The fight for crossword compilers in the digital age
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A niche industry from its conception, the art of crossword creation is work to a select few known as compilers that have been supplying newspapers and their readers with crosswords since 1922. Since its conception, the world has seen a rapid digital revolution through the 20th century and shows no sign of stopping in the 21st. This is not good news for those compiling crosswords, due to a burgeoning breakthrough in artificial intelligence and computer programming that will eventually take their place.
Using a computer program to construct standard crossword puzzles as opposed to a human will be a much more cost-effective process, allowing for more puzzles to be created and processed subject to demand. This runs the risk of human creativity falling victim to the digital age and the penultimate ‘rise of the machines’.
Esteemed compiler Marc Breman, whose crosswords have featured in a variety of popular newspapers (London Evening Standard, Daily Mirror, Daily Express and the Sunday Telegraph), fears that advances in artificial intelligence – and the development of artificial personality – will render the last 100 or so compilers in Britain obsolete within 15 – 20 years. Putting it into numbers like that is jarring and highlights the advancements that are already taking place to prepare a world run more so by robots than human beings.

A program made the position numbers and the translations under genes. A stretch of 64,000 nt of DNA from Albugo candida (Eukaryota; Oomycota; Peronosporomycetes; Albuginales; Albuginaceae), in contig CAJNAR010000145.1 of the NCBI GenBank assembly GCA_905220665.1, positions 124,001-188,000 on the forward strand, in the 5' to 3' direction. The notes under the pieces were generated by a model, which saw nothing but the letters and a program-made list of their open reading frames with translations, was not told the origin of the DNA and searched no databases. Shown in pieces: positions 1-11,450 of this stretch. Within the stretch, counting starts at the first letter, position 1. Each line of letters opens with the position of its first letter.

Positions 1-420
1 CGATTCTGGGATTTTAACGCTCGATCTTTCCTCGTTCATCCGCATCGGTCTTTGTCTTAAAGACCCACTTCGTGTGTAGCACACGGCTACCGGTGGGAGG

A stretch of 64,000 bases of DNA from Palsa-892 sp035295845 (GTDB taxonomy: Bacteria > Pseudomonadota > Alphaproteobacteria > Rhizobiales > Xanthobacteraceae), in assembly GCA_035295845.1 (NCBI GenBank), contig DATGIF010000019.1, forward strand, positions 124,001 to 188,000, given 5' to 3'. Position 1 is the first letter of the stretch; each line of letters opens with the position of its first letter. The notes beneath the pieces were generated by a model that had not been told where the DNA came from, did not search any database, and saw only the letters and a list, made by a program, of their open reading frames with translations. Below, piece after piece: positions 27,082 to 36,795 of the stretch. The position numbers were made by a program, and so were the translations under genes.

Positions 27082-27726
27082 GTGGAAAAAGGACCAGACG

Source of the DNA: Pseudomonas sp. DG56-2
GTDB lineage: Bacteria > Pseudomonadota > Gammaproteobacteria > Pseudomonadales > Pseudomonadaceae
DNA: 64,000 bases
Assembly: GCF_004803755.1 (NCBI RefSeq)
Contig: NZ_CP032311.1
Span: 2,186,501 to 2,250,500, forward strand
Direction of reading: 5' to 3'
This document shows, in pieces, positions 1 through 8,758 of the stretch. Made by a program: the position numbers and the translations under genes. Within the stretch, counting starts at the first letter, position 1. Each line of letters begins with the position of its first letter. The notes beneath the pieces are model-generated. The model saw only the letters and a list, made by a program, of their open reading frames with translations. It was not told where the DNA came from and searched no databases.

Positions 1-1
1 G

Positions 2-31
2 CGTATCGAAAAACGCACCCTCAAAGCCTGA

Whilst innovation and exploration within technology are vital, the human spirit and personality – which can be seen in the clues written by prolific compilers crossword puzzles – are integral to keep the world sane. We have enough examples of worlds run by machines to sway ourselves not to go down the same path. It only must start with one trivial thing to become a nightmare, which could easily happen via robots taking over the crossword industry.
Breman shows no sign of bowing down to the robot elite just yet; publishing his first book The Foggiest Nation this week as an alternative way of completing crossword puzzles. The clues to the classic 15x15 grid are presented to the characters of the novel, and the reader must read the narrative to fully complete the crossword.